Background: Evidence exist that primary care referral to an open-group behavioural programme is an effective strategy for management of obesity, but little evidence on optimal intervention duration is available. We aimed to establish whether 52-week referral to an open-group weight-management programme would achieve greater weight loss and improvements in a range of health outcomes and be more cost-effective than the current practice of 12-week referrals.
Methods: In this non-blinded, parallel-group, randomised controlled trial, we recruited participants who were aged 18 years or older and had body-mass index (BMI) of 28 kg/m2 or higher from 23 primary care practices in England. Participants were randomly assigned (2:5:5) to brief advice and self-help materials, a weight-management programme (Weight Watchers) for 12 weeks, or the same weight-management programme for 52 weeks. We followed-up participants over 2 years. The primary outcome was weight at 1 year of follow-up, analysed with mixed-effects models according to intention-to-treat principles and adjusted for centre and baseline weight. In a hierarchical closed-testing procedure, we compared combined behavioural programme arms with brief intervention, then compared the 12-week programme and 52-week programme. We did a within-trial cost-effectiveness analysis using person-level data and modelled outcomes over a 25-year time horizon using microsimulation. This study is registered with Current Controlled Trials, number ISRCTN82857232.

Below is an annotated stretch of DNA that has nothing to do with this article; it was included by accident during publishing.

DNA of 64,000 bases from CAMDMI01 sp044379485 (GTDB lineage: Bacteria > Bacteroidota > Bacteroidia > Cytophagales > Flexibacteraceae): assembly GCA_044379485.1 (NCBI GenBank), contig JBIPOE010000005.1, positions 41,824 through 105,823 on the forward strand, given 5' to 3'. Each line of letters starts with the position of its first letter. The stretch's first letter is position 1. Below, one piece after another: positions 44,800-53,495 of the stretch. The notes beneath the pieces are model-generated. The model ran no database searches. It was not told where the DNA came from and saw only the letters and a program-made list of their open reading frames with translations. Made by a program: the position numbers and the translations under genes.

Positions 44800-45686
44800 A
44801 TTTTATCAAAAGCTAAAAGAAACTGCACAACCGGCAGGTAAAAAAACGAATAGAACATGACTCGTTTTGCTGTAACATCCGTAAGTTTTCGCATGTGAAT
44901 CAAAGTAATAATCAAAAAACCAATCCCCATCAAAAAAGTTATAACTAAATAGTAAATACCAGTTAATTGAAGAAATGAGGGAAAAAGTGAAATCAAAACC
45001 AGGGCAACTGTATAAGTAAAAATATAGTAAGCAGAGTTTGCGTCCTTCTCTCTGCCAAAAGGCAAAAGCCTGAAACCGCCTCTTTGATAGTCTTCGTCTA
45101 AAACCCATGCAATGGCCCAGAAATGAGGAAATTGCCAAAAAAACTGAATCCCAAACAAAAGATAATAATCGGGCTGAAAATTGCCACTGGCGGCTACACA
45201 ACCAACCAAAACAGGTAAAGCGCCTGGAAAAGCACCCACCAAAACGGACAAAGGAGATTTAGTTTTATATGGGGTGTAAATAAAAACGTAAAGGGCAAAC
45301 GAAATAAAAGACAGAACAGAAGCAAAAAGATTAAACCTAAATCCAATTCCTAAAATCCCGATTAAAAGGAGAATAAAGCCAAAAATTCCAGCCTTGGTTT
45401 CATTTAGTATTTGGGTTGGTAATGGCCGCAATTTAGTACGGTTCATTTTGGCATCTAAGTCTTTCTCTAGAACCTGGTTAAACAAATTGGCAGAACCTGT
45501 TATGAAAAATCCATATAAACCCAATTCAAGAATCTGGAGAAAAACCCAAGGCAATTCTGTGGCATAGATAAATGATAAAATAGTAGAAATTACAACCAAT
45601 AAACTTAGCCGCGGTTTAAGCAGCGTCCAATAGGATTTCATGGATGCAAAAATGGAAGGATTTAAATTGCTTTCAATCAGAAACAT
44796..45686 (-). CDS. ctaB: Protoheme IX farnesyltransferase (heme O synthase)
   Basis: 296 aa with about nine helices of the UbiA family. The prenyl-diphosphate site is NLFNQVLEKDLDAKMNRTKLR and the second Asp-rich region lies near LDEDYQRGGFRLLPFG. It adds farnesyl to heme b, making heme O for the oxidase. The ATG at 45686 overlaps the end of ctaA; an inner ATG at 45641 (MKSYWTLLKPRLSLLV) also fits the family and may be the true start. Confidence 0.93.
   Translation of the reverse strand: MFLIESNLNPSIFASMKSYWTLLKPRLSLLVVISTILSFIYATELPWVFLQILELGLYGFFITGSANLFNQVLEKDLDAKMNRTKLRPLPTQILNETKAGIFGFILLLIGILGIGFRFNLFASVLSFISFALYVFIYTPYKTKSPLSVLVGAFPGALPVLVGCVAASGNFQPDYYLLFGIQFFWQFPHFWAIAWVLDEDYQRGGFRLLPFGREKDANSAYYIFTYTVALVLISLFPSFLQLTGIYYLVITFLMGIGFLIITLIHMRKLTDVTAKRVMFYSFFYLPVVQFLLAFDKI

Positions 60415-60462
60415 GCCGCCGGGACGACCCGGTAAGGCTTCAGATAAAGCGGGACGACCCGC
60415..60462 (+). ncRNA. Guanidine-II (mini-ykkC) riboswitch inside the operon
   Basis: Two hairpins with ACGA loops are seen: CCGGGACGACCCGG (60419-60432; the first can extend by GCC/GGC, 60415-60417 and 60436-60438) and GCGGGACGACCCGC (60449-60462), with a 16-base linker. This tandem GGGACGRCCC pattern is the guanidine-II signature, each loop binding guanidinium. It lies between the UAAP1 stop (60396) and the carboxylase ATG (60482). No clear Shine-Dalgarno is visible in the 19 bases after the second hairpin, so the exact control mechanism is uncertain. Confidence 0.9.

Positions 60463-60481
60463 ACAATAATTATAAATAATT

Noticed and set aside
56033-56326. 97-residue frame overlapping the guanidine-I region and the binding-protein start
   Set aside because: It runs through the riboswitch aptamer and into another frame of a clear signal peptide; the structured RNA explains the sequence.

Findings: Between Oct 18, 2012, and Feb 10, 2014, we enrolled 1269 participants. 1267 eligible participants were randomly assigned to the brief intervention (n=211), the 12-week programme (n=528), and the 52-week programme (n=528). Two participants in the 12-week programme had been found to be ineligible shortly after randomisation and were excluded from the analysis. 823 (65%) of 1267 participants completed an assessment at 1 year and 856 (68%) participants at 2 years. All eligible participants were included in the analyses. At 1 year, mean weight changes in the groups were −3·26 kg (brief intervention), −4·75 kg (12-week programme), and −6·76 kg (52-week programme). Participants in the behavioural programme lost more weight than those in the brief intervention (adjusted difference −2·71 kg, 95% CI −3·86 to −1·55; p<0·0001). The 52-week programme was more effective than the 12-week programme (−2·14 kg, −3·05 to −1·22; p<0·0001). Differences between groups were still significant at 2 years. No adverse events related to the intervention were reported. Over 2 years, the incremental cost-effectiveness ratio (ICER; compared with brief intervention) was £159 per kg lost for the 52-week programme and £91 per kg for the 12-week programme. Modelled over 25 years after baseline, the ICER for the 12-week programme was dominant compared with the brief intervention. The ICER for the 52-week programme was cost-effective compared with the brief intervention (£2394 per quality-adjusted life-year [QALY]) and the 12-week programme (£3804 per QALY).
Interpretation: For adults with overweight or obesity, referral to this open-group behavioural weight-loss programme for at least 12 weeks is more effective than brief advice and self-help materials. A 52-week programme produces greater weight loss and other clinical benefits than a 12-week programme and, although it costs more, modelling suggests that the 52-week programme is cost-effective in the longer term.